Increase those cool showers. It might be a good idea to increase the number of showers you take in the day. Once at the end of the day before retiring to bed is suggestible to not just soothe your skin, but to also wash away the chlorine, salt water, pollen, sweat, dust, and any other triggers that will potentially cause a flare-up later on. Gently pat yourself dry and apply some lotion immediately following your shower.
Be careful of what you put on your skin. It’s not just exposure to UV rays or sweating that might trigger your eczema. There are many chemicals in sunscreens and insect repellants that can also trigger your symptoms. Therefore, pay attention to the actual contents of these products. You should choose sunscreens that are capable of physically blocking the UV rays and which contain titanium dioxide and zinc oxide. Also, test a small sample on your arm before applying it all over your body.
Figure out the hottest hours and stay indoors during that time. The sun’s rays tend to hit Earth directly and temperatures rise to the maximum usually between 11:00 a.m. to 2:30 p.m. If possible you should avoid going outside during this time. You will also avoid getting sunburnt by avoiding these hours.
Remain well hydrated. The summer months causes your skin to lose moisture through sweating. In order to stay moisturized from the inside out, it is necessary that you drink plenty of fluids. While water is the best bet, you can also go for an electrolyte-containing sports drink. Stay away from the fizzy drinks or anything containing sugar.
Managing Eczema in Cold and Dry Weather
It is no secret that the winter air is harsh on your skin. These cold months dry out the skin and often cause an eczema flare-up. Here are some tips to help you manage your eczema flare-ups in the harsh winter months.
Get ready to lather on the moisturizer. This is not something we even need to mention as moisturizing with a lotion is something you should be daily, regardless of what the weather is like. This should ideally be done right after your bath. It is better that you apply a lotion that is recommended by your doctor. Moisturizing is particularly important on any body parts that remain exposed to the cold, such as your hands and your face. Lotion acts as an extra barrier for locking in the moisture and protecting your skin.
Do not use very hot water to take a shower. While no one can obviously take a shower with cold water, it is suggestible that you use lukewarm water while showering or taking a bath. Hot water is one of the triggers of eczema, particularly if you undergo quick temperature change. For example, if you are taking a walk outside in extremely cold weather and then you come inside and quickly pop into a hot shower, then this is likely to trigger a flare-up.
Avoid wearing itchy clothes. While those woolen sweaters sure do seem cozy, but they can actually act as a potential trigger for your eczema. While there might not be any way around avoiding woolens, but you can always protect your skin by wearing a cotton shirt under your woolen sweater. Also, wear cotton gloves under your woolen mittens/gloves.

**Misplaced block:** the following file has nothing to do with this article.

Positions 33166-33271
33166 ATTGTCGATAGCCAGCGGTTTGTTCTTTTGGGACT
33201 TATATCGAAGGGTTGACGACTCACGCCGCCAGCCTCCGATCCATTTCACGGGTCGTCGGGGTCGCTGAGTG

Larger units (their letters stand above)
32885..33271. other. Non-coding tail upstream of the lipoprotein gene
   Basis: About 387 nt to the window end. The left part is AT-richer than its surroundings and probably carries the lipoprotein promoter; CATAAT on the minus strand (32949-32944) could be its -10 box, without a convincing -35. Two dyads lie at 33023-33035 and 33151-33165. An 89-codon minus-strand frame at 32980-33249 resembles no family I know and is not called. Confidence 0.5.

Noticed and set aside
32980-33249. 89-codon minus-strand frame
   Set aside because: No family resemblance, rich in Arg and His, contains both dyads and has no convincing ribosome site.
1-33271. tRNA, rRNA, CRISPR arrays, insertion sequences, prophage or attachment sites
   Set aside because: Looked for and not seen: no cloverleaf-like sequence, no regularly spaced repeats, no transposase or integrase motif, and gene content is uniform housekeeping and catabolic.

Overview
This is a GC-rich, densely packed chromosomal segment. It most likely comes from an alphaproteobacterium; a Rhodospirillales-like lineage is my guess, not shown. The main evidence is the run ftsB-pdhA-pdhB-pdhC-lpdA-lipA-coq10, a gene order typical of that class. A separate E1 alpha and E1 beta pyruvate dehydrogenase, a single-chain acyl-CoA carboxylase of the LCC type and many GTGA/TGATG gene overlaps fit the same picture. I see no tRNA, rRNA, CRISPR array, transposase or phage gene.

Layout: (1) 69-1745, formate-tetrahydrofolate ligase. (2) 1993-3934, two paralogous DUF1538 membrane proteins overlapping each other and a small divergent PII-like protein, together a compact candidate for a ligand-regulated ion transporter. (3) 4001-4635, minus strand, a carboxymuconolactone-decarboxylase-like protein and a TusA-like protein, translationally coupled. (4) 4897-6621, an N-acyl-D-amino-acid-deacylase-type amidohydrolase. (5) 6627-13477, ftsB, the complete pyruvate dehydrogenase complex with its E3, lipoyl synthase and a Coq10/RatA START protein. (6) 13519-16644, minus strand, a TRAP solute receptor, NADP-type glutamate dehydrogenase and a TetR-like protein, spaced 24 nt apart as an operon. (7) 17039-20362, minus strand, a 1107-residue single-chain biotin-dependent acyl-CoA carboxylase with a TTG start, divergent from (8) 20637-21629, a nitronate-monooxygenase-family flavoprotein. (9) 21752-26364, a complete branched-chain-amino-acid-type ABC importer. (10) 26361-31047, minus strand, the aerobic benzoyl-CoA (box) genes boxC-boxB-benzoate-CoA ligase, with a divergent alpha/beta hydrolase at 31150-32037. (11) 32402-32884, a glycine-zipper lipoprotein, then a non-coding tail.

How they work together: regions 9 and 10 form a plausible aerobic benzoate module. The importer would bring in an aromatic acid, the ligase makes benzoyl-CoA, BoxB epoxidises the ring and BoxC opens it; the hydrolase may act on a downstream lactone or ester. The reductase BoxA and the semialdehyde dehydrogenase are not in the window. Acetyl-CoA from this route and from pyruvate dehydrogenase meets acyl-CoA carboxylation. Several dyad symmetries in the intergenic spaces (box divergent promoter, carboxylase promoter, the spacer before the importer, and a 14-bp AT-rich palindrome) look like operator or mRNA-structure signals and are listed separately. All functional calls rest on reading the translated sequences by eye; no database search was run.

Keep an eye out for indoor allergens. Most of us tend to remain cooped up inside during the cold frigid months. However, what we often miss is that we are surrounded by indoor allergens. Pet dander, dust mites, human hair, and many other factors can act as allergens that trigger of your eczema. In order to avoid having a flare-up, you must take the necessary steps to control these indoor allergens. You can keep pets out of your bedroom, especially off the bed; you can try to use dust mite-proof covers for pillows and the mattress; remove carpeting or make sure they are kept clean throughout the year; regularly wash the bed linen and blankets; etc.
Try not to get overheated even in the winters. You might think that bundling up in lots of woolen clothes is a good idea. However, when you are wearing so many layers, it might just cause you to overheat, without even realizing. Therefore, it is always a good idea to wear layers so that you can take them off and put them on again as required to keep you comfortable.
Avoid running a heater and opt for a humidifier instead. If you are used to running a heater inside, it is going to dry out your skin even further. Using a humidifier instead helps to add moisture to the air. However, make sure that you are cleaning and drying out your humidifier regularly. This prevents the buildup of fungus, bacteria, and mold, which are again likely triggers for an eczema flare-up.
However, if you feel that in spite of following all these tips, you are still unable to manage your eczema, it might be time to pay a visit to your dermatologist. Your doctor is ultimately the best person to guide you on what is the exact cause behind your flare-up and also prescribe more powerful remedies such as antihistamines and corticosteroid creams. Always remember to consult your doctor before you opt for trying out any home remedies for curing your eczema.